|Title:||Nasalization, Neutral Segments, and Opacity Effects|
|Comment:||1998 UCSC disseration, downloadable by chapter. Spectrograms are not included in chapter 4. For copies of spectrograms, please contact the author|
|Abstract:||Nasalization, Neutral Segments, and Opacity Effects
UC Santa Cruz
This thesis explores cross-linguistic variation in nasal harmony. The
goal is to unify our understanding of nasal harmony so that patterns
across languages conform to one basic character and to examine the wider
implications of this account for phonological theory.
The analysis builds on generalizations from a comprehensive survey
documenting variation in three descriptive sets of segments in nasal
harmony: targets, which become nasalized, blockers, which remain oral
and block spreading, and transparent segments, which remain oral but
do not block. The typological generalizations established by this study
provide strong support for a unified view of nasal harmony in which
variation is limited in a hierarchical fashion.
To capture cross-linguistic variation, this analysis draws on a
phonetically-grounded constraint hierarchy ranking segments according
to their incompatibility with nasalization (building on Schourup 1972;
Pulleyblank 1989; Piggott 1992; Cohn 1993c; Padgett 1995c; Walker 1995).
Constraint ranking and violability, fundamental concepts in Optimality
Theory (Prince and Smolensky 1993), also play a crucial role. Ranking
a [nasal] spreading constraint at all points in relation to the
hierarchy of violable nasalization constraints achieves precisely the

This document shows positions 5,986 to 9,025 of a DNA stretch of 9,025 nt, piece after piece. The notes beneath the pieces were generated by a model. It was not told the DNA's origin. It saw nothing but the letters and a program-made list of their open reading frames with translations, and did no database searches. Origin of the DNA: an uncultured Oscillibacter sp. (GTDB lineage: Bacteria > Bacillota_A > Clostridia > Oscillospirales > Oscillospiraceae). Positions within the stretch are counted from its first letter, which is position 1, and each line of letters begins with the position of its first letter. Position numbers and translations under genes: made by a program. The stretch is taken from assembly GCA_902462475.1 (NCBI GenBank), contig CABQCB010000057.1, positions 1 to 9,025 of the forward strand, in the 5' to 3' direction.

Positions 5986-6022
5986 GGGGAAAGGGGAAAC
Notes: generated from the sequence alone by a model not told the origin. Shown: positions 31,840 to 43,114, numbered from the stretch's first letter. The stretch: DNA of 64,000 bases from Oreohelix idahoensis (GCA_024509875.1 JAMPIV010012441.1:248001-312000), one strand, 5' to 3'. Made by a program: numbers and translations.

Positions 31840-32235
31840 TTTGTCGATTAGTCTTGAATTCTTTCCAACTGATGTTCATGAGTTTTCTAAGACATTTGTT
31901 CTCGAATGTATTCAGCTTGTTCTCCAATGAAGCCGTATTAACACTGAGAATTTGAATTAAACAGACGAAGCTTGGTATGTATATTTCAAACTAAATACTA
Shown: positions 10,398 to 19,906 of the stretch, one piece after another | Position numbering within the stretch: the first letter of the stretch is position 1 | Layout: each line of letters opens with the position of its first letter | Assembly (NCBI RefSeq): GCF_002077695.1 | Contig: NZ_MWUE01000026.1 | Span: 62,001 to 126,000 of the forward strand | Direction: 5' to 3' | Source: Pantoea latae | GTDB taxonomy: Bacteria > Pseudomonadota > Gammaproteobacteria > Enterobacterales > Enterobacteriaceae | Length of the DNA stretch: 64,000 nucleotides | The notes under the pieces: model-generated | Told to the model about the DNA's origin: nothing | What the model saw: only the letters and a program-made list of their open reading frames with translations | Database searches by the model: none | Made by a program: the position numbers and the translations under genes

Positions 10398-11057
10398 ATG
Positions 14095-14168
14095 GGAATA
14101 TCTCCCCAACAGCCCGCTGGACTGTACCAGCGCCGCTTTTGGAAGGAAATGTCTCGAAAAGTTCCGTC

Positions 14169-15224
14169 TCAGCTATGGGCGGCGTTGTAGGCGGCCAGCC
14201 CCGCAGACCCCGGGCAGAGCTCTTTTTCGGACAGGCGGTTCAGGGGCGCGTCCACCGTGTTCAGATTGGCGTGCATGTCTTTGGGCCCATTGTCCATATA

attested set of patterns.
Another typological discovery is that transparent segments pattern with
targets and should be regarded as belonging to this set of segments. A
theoretical consequence is that [nasal] spreading never skips a segment,
finding new support for strict segmental locality (Ni Chiosain and Padgett
1997; cf. Gafos 1996). The resulting challenge is determining what
produces surface-transparent outcomes. Building on early derivational
approaches (e.g. Clements 1976; Vago 1976), I propose to analyze segmental
transparency as a derivational opacity effect. Following McCarthy (1997)
and extensions by Ito and Mester (1997a), I achieve derivational opacity
effects in Optimality Theory through a correspondence relation between the
actual output and a designated "sympathetic" (failed) member of the
candidate output set. Sympathetic correspondence realizes transparency
by selecting the output most closely resembling the nasal character of the
fully-spread sympathetic form, while respecting nasal incompatibility
constraints for segments that behave transparent. Importantly, by
bringing segmental transparency under the wing of derivational opacity,
transparency-specific representations can be eliminated from the theory.
Chapter 1 presents background. In chapter 2, I develop a unified
description and analysis of a cross-linguistic typology of nasal harmony.
Chapter 3 turns to the analysis of transparent segments and a case study
of nasal harmony in Tuyuca. Chapter 4 presents an acoustic study of nasal
harmony forms in Guarani which verifies that voiceless stops are truly
surface-transparent. In chapter 5 I consider other proposals for the
analysis of transparent segments, and in chapter 6 I examine other
phenomena that may be mistaken for [nasal] feature spreading. Nasal
agreement in Mbe forms a case study involving reduplication.